Awareness:  Work with women and girls to educate their communities on NCDs prevention, informing them of risk factors and recommending nutritious foods, physical activities, and preventive care such as vaccines. Engage religious leaders, government ministries, health care providers, adolescents and youth, and media on NCD issues, including mental health.
Use mobile phone applications to reach young people.

Access: Train health care providers to offer judgment-free and youth-friendly sexual and reproductive health information and services. Work with schools and youth programs to provide comprehensive sexuality education to adolescents and youth. Mobilize community health volunteers to encourage young women to get tested for STIs and HPV. Provide regular screenings for high blood pressure, diabetes in pregnancy and cervical cancer. Offer access to high-quality, affordable, and respectful treatment and care for NCDs, such as high blood sugar treatments during routine antenatal visits.

Accountability: Establish partnerships with the private sector to move from policy to actual implementation. Communicate! Share updates on progress for NCD integration; seek and incorporate feedback. Engage grassroots advocates and health workers, as they best understand the problems women face in their communities.

“Women and girls carry more than babies–or water,” said Katja Iversen, President and CEO of Women Deliver. “They carry families. They carry businesses. They carry potential. And investing in their health, rights, and wellbeing creates a positive ripple effect that can lift up communities, and even entire countries.”

To learn more about integrating NCDs into the RMNCAH continuum of care:

Universal  Health Coverage and  Non-Communicable  Diseases:  A Mutually Reinforcing Agenda

Gestational Diabetes: A Risk Factor for Maternal Death in Tigray, Ethiopia

 

Global and national maternal mortality targets for the Sustainable Development Goals

By: Rima Jolivet, Maternal Health Technical Director, Maternal Health Task Force; Sarah Hodin, Project Coordinator II, Women and Health Initiative, Harvard T.H. Chan School of Public Health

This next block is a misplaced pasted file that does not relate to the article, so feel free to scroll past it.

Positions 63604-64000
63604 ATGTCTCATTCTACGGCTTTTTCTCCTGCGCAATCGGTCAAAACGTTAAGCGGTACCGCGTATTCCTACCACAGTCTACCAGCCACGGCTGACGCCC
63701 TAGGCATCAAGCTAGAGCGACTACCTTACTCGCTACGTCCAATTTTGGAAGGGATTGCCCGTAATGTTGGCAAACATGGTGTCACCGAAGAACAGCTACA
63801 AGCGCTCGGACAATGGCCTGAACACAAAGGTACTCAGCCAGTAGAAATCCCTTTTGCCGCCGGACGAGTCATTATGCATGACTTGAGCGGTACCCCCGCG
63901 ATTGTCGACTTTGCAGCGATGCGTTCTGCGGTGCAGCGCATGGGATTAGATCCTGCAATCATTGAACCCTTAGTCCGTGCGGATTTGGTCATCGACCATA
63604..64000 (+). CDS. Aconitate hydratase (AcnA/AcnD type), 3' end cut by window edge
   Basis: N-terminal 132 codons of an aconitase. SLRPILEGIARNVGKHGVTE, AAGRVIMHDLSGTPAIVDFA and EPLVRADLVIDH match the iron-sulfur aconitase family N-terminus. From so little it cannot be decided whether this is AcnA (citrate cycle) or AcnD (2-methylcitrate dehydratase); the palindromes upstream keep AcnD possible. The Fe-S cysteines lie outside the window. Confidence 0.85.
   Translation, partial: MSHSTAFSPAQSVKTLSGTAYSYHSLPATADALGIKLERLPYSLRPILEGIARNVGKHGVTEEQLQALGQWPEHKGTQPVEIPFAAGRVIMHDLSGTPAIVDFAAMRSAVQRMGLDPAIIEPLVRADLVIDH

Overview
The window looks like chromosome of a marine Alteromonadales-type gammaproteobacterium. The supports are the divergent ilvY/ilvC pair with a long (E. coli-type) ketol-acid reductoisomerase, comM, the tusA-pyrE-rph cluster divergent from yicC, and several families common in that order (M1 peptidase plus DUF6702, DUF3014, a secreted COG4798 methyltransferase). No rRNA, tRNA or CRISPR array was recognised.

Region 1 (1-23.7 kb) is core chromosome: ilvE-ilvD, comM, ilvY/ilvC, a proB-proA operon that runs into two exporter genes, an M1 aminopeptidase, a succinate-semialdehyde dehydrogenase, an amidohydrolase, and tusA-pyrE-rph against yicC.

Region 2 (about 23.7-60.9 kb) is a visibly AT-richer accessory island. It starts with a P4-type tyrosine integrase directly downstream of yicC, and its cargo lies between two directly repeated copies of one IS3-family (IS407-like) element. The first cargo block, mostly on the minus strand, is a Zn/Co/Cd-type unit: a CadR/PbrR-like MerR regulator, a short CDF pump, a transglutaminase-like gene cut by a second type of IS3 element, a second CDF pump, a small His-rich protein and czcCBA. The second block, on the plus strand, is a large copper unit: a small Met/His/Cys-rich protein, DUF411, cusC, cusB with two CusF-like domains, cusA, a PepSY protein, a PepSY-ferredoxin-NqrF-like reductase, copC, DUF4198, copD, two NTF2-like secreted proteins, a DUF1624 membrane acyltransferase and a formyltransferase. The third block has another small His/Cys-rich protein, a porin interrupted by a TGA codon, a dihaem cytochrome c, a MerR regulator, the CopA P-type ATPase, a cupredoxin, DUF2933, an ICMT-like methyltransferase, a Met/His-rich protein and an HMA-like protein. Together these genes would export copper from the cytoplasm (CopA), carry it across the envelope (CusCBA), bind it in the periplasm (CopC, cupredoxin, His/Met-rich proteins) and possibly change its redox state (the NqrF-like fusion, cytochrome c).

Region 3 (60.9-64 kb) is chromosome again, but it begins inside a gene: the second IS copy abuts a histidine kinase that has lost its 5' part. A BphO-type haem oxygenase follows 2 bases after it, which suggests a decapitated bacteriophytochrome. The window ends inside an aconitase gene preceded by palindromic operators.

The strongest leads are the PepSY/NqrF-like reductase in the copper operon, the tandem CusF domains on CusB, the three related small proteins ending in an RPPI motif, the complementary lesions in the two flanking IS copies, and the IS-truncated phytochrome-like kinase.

This post originally appeared on the MHTF Blog.

There has been some confusion recently about the Sustainable Development Goals (SDG) target for reducing global maternal mortality. The SDG global target is to reduce the global maternal mortality ratio (MMR) to less than 70 per 100,000 live births by 2030. In addition to this global target, there are separate country-level targets: The primary national target is that by 2030, every country should reduce its MMR by at least two-thirds from its 2010 baseline. The secondary target, which applies to countries with the highest maternal mortality burdens, is that no country should have an MMR greater than 140 deaths per 100,000 live births by 2030.

Continue reading “Global and national maternal mortality targets for the Sustainable Development Goals”

Universal health coverage and gender

By Stacy Lu

This interview with Kiley Workman Diop originally appeared on the blog for Systems for Improved Access to Pharmaceuticals and Services (SIAPS), a program funded by USAID and implemented by Management Sciences for Health. This interview has been edited for length. 

Kiley Workman Diop is a Technical Advisor for SIAPS, and Stacy Lu is a Technical Writer for SIAPS.

A pharmacist with a client at the pharmacy for the the Hospital Notre Dame des Palmistes, Ile la Tortue, Haiti  (Photo credit: Jean Jacques Augustin)

How does attention to gender figure into the work SIAPS does in strengthening pharmaceutical systems?
In public health, when you’re designing an intervention you’re trying to think broadly about what’s going to help the whole population. But you also need to pay special attention to vulnerable groups, including groups that derive their vulnerability from their gender. In a broad sense, it’s about equity—if half the population (whether men or women, boys or girls) isn’t being served appropriately by our interventions, that dilutes SIAPS’s success and we miss out on achieving equitable access to medicines and services that help save lives. We have to think about gender to ensure equitable access to quality care.

Continue reading “Universal health coverage and gender”

PROGRES requires a keen gender perspective

By Alanna Savage and Andrew Gaydos